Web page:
I'm sorry that I didn't catch this thread earlier. My only real interest in the AoS is in the American AoS and I think that it is entirely feasible to write about it. Though born in Great Britain, I've been in America since the age of three and find the history here more fascinating. Certainly, there is enough material available.
I cetainly think that it is feasible to write about American AoS, but there are not a lot of novels set in that genre to date. Many thanks to Ron in the last post who pointed out we forgot the series by Jon Williams and James L. Nelson (all of which I throughly enjoyed)... but even with those books added, the number is still tiny compared to British AoS. There must be a reason for that.

PT wrote:
I tend to read non-fiction a lot and, within my slender means, I've managed to obtain a small library of the American AoS. There is more available online; I just downloaded from Google Books the records of the court-martial of David Porter for his questionable activities in fighting pirates in the Caribbean in the early 1820s.
Since this thread is in the Fiction forum, I was only addressing novels. There are certainly interesting American historical events to explore as source material for a novelist just not as many as an author of British AoS has to work with.

PT wrote:
I don't know if someone could write a 20 volume series about the early American Navy, but I would question the premise. I'd be more interested in quality over quantity. Not every book in every series is of equal quality. Certainly, Marryat, Forester and O'Brian showed the way, but it doesn't preclude an American story. For these authors and others, it has always been a matter of how creative you can be with the material at hand.
I was not trying to say that the only way to write fiction set in American AoS was to construct a 20 book series... only, in my inept way, to suggest that the source material was limited. I think Ron expressed it much better in his last posting than I did.

Certainly I would welcome quality American AoS fiction in any format... single books, short series, or even a long series if some author could figure out the way to do that.

Don


Fri Oct 20, 2006 3:46 pm
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I don't wish to quibble so I'll just agree to disagree. I think there is enough material to spend many years investigating. I think some enterprising author ought to take a further look at it. Why hasn't it been done? That's a multi-faceted topic and probably would take a whole other thread to examine. To some extent, it has to deal with the mythology of America and Great Britain. England, being an island, had to look to its greatness and empire overseas whereas in the States we had a whole western continent to stake a claim on. My two cents.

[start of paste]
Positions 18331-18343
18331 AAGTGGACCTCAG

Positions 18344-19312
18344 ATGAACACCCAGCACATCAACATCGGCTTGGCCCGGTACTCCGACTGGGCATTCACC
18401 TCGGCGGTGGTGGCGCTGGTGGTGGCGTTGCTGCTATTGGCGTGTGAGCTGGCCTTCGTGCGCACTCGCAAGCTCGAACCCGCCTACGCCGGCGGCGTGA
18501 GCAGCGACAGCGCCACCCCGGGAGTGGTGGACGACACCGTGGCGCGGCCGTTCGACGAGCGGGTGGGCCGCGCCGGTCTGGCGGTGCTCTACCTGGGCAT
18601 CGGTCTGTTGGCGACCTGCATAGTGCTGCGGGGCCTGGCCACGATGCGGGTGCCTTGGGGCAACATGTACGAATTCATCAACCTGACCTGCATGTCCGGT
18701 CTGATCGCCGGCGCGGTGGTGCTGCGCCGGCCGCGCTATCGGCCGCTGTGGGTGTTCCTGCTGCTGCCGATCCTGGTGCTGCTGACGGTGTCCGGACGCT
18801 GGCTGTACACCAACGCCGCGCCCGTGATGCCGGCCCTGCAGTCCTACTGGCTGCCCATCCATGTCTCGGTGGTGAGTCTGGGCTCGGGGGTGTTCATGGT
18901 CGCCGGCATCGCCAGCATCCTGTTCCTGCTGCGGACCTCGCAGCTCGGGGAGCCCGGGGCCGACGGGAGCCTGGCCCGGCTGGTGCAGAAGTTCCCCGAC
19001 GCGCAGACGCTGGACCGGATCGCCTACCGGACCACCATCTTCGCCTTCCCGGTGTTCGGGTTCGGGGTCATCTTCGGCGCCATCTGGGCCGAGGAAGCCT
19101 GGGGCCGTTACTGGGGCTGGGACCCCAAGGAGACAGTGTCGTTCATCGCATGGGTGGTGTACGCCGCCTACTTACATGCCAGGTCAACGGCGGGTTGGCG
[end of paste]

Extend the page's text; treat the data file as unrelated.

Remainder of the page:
PT


Fri Oct 20, 2006 4:56 pm
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Ron summarized things very well in his post.

As PT pointed out, there is quite a bit of information out there. There are definitely stories to be told.

To add to the American AoS fiction list, there are the books by Kenneth Roberts (Captain Caution and The Lively Lady) and John Jennings (The Salem Frigate and The Sea Eagles). I have these in my collection, but I haven't gotten around to reading them yet.

There is also Herman Melville's White Jacket (based on his own experiences), which I have read and enjoyed.

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Sat Oct 21, 2006 1:15 am
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PT wrote:
I don't wish to quibble so I'll just agree to disagree. I think there is enough material to spend many years investigating.


Certainly; it really depends on what kind of stories an author wants to write. There's plenty of drama associated with the US Navy during the age of sail period. The trouble is, if the writer wants to write thrilling battle sequences between two frigates, the time periods during which this can be realistically set are pretty slim.

Tales of whalers in the south seas, stories of traders fighting pirates off Chile would certainly be doable. But if you want your "Good Guy" to face off in his 44-gun frigate against a "Bad Guy" who has a ship at least as powerful, you're really limited in historical circumstances.

Sure, you could write a *single* book of a non-historical confrontation, such diplomatic incident turning into a brief shooting war ("The Bedford Incident," for example). But they're tough to turn into a series.

Ron Wanttaja


Sat Oct 21, 2006 3:08 am